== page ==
One of these days, I'm going to walk into a freshman composition class, and it's going to happen. I'm going to stop giving the "plagiarize and I will cut off your naughty bits" lecture and just sit them down and tell them how to do it effectively.
Because I am tired of the insult to my intelligence that cutting and pasting the first thing that pops up on Google is. I'm going to say to them "Hello, class. Today we're going to learn the important life skill of *not* getting caught. First, I'd like you all to pick up your bags and follow me to the library. What's that, you ask? Well, once upon a time, people couldn't Google things -- it was before the Internet -- and so they wrote lots and lots and lots of things down, and someone printed them and bound them and those things were called books. And then someone had the bright idea of gathering them all together in one place, and that was called a library."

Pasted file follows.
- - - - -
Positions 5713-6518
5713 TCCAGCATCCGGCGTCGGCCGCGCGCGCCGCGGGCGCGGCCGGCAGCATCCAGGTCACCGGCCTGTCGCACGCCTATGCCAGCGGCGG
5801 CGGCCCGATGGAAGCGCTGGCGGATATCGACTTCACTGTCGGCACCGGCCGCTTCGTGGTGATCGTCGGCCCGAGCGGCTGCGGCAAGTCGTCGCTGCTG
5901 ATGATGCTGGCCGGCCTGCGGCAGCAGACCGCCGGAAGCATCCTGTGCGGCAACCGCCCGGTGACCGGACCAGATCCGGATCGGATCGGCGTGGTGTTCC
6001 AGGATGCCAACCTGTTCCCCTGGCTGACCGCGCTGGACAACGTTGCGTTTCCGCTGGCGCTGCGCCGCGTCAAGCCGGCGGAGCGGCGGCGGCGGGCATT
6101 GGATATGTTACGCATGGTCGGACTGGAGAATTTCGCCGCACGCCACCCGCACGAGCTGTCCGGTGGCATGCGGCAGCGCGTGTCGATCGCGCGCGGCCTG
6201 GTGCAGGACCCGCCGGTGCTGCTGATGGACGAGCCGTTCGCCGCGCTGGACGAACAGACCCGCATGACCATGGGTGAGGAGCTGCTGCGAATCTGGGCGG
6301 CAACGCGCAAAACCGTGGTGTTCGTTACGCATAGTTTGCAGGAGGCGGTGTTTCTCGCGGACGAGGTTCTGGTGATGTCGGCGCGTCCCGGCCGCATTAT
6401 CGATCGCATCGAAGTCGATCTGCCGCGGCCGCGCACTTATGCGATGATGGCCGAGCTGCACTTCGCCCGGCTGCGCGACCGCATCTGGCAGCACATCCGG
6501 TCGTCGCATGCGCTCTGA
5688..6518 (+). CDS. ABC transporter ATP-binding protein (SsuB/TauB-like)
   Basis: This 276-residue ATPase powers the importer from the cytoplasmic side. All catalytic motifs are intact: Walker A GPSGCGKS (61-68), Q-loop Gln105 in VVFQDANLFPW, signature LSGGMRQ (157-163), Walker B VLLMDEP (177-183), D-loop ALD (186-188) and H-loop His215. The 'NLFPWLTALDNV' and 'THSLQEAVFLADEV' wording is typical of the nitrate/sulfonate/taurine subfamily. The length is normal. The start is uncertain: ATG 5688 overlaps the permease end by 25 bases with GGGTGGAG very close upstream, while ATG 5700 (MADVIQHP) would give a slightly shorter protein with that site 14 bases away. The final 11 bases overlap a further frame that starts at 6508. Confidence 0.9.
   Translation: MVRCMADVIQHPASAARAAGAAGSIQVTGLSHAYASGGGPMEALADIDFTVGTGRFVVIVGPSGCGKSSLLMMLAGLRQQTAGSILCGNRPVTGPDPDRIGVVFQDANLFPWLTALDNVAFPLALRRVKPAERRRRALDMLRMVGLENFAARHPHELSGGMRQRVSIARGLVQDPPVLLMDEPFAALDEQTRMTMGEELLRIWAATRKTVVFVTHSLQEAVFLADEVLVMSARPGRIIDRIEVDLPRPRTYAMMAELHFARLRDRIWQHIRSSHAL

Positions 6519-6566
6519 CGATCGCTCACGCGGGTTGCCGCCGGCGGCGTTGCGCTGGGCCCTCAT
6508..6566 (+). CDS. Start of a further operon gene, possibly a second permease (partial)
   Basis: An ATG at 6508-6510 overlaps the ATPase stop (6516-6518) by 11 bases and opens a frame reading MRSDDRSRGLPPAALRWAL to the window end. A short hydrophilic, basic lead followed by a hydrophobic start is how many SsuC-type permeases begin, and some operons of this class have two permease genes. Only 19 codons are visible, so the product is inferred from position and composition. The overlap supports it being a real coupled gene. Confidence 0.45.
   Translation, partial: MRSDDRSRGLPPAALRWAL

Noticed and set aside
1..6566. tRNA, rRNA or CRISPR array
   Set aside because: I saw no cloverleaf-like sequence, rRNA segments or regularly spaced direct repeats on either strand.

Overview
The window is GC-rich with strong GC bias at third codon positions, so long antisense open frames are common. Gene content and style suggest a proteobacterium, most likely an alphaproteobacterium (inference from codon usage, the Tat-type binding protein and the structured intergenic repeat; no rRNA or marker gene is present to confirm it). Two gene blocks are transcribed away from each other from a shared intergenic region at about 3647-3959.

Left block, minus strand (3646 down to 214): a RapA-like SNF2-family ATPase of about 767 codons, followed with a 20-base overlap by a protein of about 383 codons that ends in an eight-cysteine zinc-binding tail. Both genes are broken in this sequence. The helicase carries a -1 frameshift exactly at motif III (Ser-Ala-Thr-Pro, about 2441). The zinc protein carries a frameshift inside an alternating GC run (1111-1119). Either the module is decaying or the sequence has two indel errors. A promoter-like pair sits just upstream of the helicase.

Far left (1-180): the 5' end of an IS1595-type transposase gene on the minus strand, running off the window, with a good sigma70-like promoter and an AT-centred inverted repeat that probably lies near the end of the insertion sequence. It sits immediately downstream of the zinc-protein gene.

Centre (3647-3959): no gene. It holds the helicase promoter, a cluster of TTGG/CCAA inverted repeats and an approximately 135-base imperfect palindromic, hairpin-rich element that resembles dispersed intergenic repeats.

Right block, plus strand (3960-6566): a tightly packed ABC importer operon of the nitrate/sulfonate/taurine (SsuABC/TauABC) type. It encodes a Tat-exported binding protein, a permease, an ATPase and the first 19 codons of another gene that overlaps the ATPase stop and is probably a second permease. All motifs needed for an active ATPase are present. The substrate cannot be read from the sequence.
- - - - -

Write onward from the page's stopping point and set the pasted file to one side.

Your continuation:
Then, my class will follow me, duckling fashion, because they wouldn't want to seem to know where the library is. As we step inside the doors, I'll explain to them the magic of the library. "Do you know what this is? This is a place where knowledge that is not available online lives. So if, when you panic and decide that just giving me a Wikipedia entry is not a good idea, just take a nice deep breath and come here instead. You might just get away with it.
Because here's the thing -- in order to nail your little ass to the wall, I have to find what you copied. And my time is limited. So if I can't just Google it and find it in an hour or so, I might just give up."
And then I will give them milk and cookies, and let them go back to bed.